Free Speech Prevails at Clark University: Student Group Overcomes President’s Heavy Hand, Allowed to Bring Controversial Speaker to Campus
April 22, 2009
The past few weeks have been dismal for free speech rights at Massachusetts colleges, most recently at the University of Massachusetts Amherst, with the brandishing of the "heckler's veto" to disrupt a speech by Don Feder and the prevention of distribution of the conservative student paper The Minuteman. These incidents have been compounded by the serious failures of the UMass administration, police, and student government to respect and uphold First Amendment rights. Fortunately, Clark University seems to have avoided a similar fate, though not without a few bumps of its own.
In February, Clark University Students for Palestinian Rights (CUSPR) arranged for a speaking engagement with Norman Finkelstein, to be held Thursday, April 23, with no apparent resistance from the Clark administration. On April 6, however, Clark President John Bassett called Tom MacMillan, CUSPR president, to a meeting, along with the CUSPR executive board and several senior administrators. At the meeting Bassett stated plainly that the planned event would not go forward.
Bassett's given reason was that the date of Finkelstein's speech coincided with the first day of Clark's Graduate Students' Conference on Holocaust and Genocide Studies, and that the coincidence of such a conference with an event featuring someone with Finkelstein's controversial views on the Holocaust would not be a good mix for the Clark community. (Never mind that Finkelstein's planned lecture was on a different topic altogether.) In a letter published April 9 in Clark's student paper, The Scarlet, Bassett stated that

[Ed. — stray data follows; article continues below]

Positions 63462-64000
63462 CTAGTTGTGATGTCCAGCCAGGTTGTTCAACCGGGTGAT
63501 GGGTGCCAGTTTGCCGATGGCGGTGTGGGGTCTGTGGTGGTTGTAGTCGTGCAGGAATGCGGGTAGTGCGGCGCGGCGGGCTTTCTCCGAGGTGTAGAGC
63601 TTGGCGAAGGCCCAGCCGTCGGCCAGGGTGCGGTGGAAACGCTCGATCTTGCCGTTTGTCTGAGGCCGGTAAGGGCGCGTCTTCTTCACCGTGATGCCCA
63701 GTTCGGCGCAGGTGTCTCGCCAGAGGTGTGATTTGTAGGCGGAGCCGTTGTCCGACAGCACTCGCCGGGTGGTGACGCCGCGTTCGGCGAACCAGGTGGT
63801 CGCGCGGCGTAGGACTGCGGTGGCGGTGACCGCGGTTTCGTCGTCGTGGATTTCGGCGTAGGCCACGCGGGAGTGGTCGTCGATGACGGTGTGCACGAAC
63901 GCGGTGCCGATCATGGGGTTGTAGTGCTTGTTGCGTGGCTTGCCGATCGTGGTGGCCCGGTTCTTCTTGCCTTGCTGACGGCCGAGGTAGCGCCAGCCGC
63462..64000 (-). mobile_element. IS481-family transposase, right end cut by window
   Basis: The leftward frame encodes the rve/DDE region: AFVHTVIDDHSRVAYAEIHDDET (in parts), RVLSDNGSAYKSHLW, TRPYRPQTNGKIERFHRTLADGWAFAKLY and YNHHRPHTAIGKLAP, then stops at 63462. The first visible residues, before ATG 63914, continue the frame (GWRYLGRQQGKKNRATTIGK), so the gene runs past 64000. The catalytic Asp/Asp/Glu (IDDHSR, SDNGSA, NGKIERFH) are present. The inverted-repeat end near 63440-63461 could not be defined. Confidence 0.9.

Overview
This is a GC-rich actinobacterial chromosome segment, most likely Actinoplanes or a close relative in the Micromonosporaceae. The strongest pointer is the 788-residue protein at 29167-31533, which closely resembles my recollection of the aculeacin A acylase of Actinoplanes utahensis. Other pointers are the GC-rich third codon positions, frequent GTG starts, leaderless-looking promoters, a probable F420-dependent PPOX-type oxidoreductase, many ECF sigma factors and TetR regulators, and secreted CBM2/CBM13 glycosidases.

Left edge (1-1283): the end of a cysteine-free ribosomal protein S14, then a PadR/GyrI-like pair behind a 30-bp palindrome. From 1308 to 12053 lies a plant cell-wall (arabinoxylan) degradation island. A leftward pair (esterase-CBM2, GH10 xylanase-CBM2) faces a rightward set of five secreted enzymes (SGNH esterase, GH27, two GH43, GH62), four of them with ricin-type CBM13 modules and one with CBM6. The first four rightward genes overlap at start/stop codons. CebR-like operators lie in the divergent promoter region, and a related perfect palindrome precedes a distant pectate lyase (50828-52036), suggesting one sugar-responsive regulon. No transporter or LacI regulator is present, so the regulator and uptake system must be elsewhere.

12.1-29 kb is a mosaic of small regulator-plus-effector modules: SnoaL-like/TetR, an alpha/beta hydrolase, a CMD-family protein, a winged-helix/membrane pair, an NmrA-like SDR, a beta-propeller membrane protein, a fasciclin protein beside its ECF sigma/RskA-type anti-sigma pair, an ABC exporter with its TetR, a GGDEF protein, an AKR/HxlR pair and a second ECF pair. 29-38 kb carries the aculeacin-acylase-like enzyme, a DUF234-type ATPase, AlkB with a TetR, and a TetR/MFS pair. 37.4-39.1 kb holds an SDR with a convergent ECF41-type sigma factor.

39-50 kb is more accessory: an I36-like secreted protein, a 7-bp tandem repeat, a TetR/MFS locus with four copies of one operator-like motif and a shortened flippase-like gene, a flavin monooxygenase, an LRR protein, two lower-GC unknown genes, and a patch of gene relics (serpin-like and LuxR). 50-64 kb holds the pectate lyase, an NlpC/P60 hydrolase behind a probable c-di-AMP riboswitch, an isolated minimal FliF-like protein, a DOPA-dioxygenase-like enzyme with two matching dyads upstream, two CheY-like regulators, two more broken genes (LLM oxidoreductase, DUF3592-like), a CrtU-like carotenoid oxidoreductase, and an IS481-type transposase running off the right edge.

[w]hile I do not believe that the students who invited Mr. Finkelstein to campus intended it as an affront to those planning the conference, in the eyes of many in the Clark community and our invited guests, it seems to be just that. It is possible that our understanding of the Middle East conflicts would be enriched by conversations with Professor Finkelstein. It is my judgement, however, that having Professor Finkelstein speak on the same evening as our planned conference would only invite controversy and not dialogue or understanding.
Rather ominously, Bassett also called for campus-wide "dialogues" to discuss the suitability of certain speakers for Clark, allowing only that "after Fall Break in early October" he would "be happy to discuss with interested students the appropriateness of an invitation to Mr. Finkelstein."
Fortunately, Bassett seems to have changed tack rather quickly. After much unfriendly press directed at Clark—along with a disapproving letter from the ACLU of Massachusetts—and a CUSPR-initiated petition drive, the organization has been allowed to reschedule its event for the evening of Thursday, April 27, without the need for the "dialogues" Bassett had stressed just days before.
This does not wholly ameliorate the situation, of course. Bassett showed an unsettling willingness to overrule student groups and administrators in initially cancelling the event. And as the ACLU wrote in its letter, "[t]he existence of an opportunity to speak at another time or in another location does not remedy the wrong of censorship."
But it's a start. MacMillan had it exactly right in saying, "People are perfectly within their rights to come or not come to our events and question sternly our speakers, but we are within our rights to have them." Indeed, Finkelstein's many severe critics have every right to avoid the lecture—or to show up and protest against him and his views. As we've seen so many times at FIRE, it is the students who ended up teaching the administration how to conduct real, honest dialogue. Congratulations to CUSPR for successfully sticking up for students' rights.